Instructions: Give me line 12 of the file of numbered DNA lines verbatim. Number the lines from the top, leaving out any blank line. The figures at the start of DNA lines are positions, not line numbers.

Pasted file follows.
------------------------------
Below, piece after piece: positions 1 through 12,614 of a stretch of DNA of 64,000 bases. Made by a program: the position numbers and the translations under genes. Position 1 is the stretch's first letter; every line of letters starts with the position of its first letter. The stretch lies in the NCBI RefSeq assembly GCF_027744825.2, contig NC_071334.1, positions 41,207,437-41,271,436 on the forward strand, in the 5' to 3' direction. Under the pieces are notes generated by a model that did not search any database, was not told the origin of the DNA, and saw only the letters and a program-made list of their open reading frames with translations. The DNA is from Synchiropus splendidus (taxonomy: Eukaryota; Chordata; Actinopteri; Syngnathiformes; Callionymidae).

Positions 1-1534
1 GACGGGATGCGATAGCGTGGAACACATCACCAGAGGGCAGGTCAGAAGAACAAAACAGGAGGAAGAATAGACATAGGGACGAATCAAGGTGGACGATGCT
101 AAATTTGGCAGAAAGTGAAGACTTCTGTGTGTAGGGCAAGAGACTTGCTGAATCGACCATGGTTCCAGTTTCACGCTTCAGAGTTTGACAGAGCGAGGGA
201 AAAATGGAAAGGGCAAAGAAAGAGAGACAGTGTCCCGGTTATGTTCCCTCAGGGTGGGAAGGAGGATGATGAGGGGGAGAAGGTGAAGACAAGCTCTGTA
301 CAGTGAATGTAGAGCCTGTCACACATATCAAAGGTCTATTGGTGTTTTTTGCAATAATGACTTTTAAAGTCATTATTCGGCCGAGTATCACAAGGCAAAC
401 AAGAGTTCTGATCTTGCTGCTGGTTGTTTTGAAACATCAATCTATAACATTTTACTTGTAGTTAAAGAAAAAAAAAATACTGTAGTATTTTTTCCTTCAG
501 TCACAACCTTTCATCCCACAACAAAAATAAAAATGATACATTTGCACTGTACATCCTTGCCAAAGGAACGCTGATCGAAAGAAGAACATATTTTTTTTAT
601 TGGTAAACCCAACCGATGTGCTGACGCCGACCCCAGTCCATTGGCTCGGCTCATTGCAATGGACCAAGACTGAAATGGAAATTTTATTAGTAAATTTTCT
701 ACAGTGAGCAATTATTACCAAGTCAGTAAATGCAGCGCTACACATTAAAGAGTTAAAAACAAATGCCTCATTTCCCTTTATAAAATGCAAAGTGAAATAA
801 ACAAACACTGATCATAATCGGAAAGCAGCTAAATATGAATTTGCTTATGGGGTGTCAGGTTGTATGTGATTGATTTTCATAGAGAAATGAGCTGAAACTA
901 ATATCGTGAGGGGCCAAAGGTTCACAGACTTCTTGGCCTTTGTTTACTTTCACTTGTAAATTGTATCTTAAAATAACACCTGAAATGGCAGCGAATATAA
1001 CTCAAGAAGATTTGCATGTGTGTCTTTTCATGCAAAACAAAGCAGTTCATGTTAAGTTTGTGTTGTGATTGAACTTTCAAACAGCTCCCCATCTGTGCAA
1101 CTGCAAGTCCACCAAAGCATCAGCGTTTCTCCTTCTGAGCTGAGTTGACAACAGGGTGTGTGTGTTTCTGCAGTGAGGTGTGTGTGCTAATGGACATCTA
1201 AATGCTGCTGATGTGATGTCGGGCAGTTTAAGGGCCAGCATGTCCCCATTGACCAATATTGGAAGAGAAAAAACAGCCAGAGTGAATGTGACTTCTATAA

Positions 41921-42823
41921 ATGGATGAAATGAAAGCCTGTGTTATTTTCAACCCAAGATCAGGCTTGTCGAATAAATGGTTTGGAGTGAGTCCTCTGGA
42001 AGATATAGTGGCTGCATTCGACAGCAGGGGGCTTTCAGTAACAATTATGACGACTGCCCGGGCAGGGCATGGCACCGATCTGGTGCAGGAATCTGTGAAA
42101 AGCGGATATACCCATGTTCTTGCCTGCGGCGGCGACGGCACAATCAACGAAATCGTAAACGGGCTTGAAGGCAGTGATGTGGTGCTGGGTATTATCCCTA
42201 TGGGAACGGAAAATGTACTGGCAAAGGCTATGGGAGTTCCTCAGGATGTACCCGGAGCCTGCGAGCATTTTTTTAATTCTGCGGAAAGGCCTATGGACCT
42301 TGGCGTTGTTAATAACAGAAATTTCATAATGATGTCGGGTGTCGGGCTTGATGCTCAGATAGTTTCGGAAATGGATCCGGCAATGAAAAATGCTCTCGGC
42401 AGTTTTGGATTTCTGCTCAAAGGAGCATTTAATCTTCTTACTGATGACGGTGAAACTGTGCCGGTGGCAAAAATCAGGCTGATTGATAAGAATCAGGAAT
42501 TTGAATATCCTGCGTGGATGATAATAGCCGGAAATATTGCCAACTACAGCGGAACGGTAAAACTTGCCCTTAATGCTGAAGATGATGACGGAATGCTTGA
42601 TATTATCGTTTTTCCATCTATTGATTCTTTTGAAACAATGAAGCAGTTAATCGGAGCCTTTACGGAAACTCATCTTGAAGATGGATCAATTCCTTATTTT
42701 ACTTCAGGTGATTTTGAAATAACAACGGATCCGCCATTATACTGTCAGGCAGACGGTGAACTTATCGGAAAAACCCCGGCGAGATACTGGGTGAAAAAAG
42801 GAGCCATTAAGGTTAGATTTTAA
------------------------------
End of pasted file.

901 ATATCGTGAGGGGCCAAAGGTTCACAGACTTCTTGGCCTTTGTTTACTTTCACTTGTAAATTGTATCTTAAAATAACACCTGAAATGGCAGCGAATATAA